Why is Japan so cautious? In August 2021, Japan had more than 25,000 new COVID cases daily and the medical system was stretched to its limits, according to NPR. The hope was that planned, structured opening — with only 20,000 approved arrivals each day — would curb any coronavirus spread moving forward.
The government raised the daily ceiling of inbound travelers to 50,000 from 20,000 and scrapped a requirement for visitors as well as returning residents to undergo pre-departure COVID-19 tests, easing what have been among the most restrictive border measures among major economies, according to a Reuters report. Starting October 11, individual tourists may visit Japan — and tourists with U.S. passports no longer need a visa to stay up to three months.
Although the government may change it’s policies for tourist entries, traveling to Japan with a safety net — such as the expertise of a tour organization or travel agent and the peace of mind provided by a travel protection plan — is a wise choice for many tourists.
“Group tours, with an itinerary, are best for families who are traveling for the first time. That way you don’t have to figure out the trains and their schedule, and you they will have structure during vacation,” says Abbe Lane Imperial, BSN, RN, senior specialist in the operations department at Global Rescue.
You’ll also have the backup of an expert guide.
“Few locals speak English — thank goodness for Google Translate — and we are glad Japan changed the road signs to English,” Imperial said.
Japan Tour Package Ideas
If you are looking to visit Japan, several Global Rescue Safe Travel Partners offer Japan tour packages.
Skiing in January 2023: PowderQuest has three Japan bBackcountry sSki tTrips and sSplitboard tTours scheduled for January and February. Professionally certified ski guides host backcountry tours for small groups of advanced skiers.
Japanese Culture: Remote Lands offers a 17-day heritage tour of Kyushu and Shikoku islands. A local guide takes visitors off the tourist trail to experience unique landscapes, architectural wonders and Japanese cuisine.
What is it about Japan that resonates with travelers? Imperial shares her thoughts.
“Japan is the mix of old and new. You can go to different parts of Tokyo and you will be amazed with the harmony of the traditional and pop culture,” Imperial said. “If you are a fan of anime, there is a dedicated street in Akihabara where you can shop to your heart’s content. There are also stores where you can go shopping for vintage bags and watches.”
It’s also a safe destination for travelers. Japan has a moderate health risk rating (due to COVID) and a low security risk rating (low levels of crime and civil unrest), according to Global Rescue’s destination report for Japan. Destination reports include entry requirements and required immunizations for 215 countries and principalities worldwide. With 125.8 million residents living in this island country, visitors may want to brush up on their crowd safety skills.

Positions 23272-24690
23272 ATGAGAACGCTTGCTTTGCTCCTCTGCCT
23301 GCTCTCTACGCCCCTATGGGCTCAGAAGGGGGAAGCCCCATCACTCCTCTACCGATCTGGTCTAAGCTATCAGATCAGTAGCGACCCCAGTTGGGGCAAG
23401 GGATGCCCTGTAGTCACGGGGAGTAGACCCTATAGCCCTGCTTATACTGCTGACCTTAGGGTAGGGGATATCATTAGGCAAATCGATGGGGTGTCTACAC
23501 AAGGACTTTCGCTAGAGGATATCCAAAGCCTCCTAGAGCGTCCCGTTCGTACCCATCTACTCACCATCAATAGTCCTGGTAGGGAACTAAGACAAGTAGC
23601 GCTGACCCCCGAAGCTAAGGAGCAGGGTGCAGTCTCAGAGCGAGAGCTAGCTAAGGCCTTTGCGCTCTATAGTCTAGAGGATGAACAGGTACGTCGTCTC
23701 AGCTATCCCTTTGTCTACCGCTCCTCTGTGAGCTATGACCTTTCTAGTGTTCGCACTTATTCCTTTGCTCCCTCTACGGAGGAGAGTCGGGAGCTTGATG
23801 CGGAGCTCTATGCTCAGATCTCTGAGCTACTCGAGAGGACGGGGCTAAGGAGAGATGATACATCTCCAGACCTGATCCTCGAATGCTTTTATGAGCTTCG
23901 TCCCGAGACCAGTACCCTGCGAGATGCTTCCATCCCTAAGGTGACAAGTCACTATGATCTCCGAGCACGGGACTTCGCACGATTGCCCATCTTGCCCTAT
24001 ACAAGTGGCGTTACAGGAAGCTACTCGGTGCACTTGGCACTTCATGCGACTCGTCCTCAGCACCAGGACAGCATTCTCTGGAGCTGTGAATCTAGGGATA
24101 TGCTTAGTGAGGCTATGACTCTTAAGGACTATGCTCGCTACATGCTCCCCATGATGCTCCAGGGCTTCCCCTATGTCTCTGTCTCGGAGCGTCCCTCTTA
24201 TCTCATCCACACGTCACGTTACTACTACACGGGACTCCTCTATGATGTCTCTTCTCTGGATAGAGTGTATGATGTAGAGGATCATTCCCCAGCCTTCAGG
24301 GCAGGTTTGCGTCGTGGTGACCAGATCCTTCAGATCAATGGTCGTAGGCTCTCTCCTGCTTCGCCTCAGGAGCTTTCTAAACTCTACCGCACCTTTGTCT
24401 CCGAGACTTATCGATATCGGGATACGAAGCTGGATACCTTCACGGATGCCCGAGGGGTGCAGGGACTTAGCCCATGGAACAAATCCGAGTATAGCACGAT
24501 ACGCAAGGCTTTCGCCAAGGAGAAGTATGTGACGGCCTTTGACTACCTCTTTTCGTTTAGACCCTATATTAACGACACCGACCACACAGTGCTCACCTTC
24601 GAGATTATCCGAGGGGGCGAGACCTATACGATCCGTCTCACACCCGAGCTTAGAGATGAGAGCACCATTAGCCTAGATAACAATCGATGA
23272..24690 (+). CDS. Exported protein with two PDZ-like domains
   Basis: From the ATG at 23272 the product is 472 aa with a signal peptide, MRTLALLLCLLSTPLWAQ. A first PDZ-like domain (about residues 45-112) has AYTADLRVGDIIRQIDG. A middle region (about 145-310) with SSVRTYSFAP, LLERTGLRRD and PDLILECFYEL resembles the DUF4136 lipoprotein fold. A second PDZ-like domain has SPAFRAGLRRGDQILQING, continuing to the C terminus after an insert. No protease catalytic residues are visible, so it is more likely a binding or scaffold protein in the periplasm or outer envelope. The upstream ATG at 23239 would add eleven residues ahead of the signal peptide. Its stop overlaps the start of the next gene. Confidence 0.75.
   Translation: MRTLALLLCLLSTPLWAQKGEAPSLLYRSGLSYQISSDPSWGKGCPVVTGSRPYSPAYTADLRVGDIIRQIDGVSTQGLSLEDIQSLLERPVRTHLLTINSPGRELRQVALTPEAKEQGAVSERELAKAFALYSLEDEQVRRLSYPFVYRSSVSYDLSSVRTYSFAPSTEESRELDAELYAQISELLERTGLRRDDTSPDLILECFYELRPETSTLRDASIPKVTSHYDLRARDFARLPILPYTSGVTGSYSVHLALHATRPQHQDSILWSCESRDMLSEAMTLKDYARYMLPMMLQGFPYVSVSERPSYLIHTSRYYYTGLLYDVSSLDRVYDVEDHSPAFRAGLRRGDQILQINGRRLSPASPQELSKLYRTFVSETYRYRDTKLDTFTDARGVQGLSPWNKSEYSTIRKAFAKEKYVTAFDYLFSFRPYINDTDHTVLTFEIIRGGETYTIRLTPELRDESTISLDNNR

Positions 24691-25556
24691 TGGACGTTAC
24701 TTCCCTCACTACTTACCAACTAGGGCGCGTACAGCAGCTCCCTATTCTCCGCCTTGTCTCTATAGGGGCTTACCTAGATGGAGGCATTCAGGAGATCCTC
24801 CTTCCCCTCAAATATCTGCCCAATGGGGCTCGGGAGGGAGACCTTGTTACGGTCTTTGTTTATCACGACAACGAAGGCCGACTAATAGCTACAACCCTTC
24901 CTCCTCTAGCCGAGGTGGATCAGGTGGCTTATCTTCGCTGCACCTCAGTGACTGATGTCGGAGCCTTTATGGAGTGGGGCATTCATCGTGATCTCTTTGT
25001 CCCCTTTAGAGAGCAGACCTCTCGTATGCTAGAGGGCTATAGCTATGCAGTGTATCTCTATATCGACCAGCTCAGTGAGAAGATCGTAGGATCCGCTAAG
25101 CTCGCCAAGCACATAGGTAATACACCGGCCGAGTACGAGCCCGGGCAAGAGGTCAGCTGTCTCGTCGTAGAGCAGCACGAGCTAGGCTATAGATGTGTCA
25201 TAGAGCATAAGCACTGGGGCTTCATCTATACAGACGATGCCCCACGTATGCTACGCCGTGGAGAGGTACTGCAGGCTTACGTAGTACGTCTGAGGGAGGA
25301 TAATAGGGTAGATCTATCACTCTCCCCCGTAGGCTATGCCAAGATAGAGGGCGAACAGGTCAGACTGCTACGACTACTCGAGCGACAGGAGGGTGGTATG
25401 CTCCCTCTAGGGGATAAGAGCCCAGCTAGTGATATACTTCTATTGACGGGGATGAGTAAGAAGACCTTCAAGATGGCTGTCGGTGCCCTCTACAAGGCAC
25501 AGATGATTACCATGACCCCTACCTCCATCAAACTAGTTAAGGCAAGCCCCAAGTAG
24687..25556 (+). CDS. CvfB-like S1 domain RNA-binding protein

“Visiting Japan is a must,” Imperial said. “The food and the culture are great, but mostly you will feel secure because the people are polite and respectful. You can leave your phone, come back to where you left it and it will still be there.”
Japan Travel Checklist
The Japanese National Tourism Organization (JNTO) provides a trip checklist:
- Book a guided package tour or book a trip with a travel agent.
- Apply for a Visa.
- Get a Covid-19 Negative Test Certificate, which will end ended on September 7 for inbound travelers who have been fully vaccinated including the booster dose.
- Go to Visit Japan Web for Immigration and Customs. Later, you will show your QR codes at the arrival airport.
No matter where you are visiting in Japan, JNTO recommends these preventative measures:
- Wearing masks
- Sanitizing hands
- Avoiding the 3 Cs: closed spaces, crowded places and close-contact settings
You should also follow the instructions given by your tour operator or travel agent.
Check the restrictions and requirements of your country of residence.
When traveling to Japan — or any other country — Global Rescue members are already in the know with 24/7 travel advisory services. With one phone call, our Global Rescue medical and security travel experts can help you find COVID-capable health care providers or testing locations; review medical records virtually and, if needed, from your bedside; or access translation services. And you’ll always have access to destination reports, travel alerts, field rescue and medical evacuation.
Then you’ll be prepared to visit Japan any time of the year.
“April or May is the best season for Sakura (Cherry Blossom) viewing, and people gather around parks to experience the blossoms,” said Imperial, who has traveled to Japan four times to experience all four seasons. “When you visit in the winter, experiencing the onsen (hot springs) is relaxing after having fun at the ski slopes. Viewing the beautiful Mt. Fuji is perfect for all seasons.”
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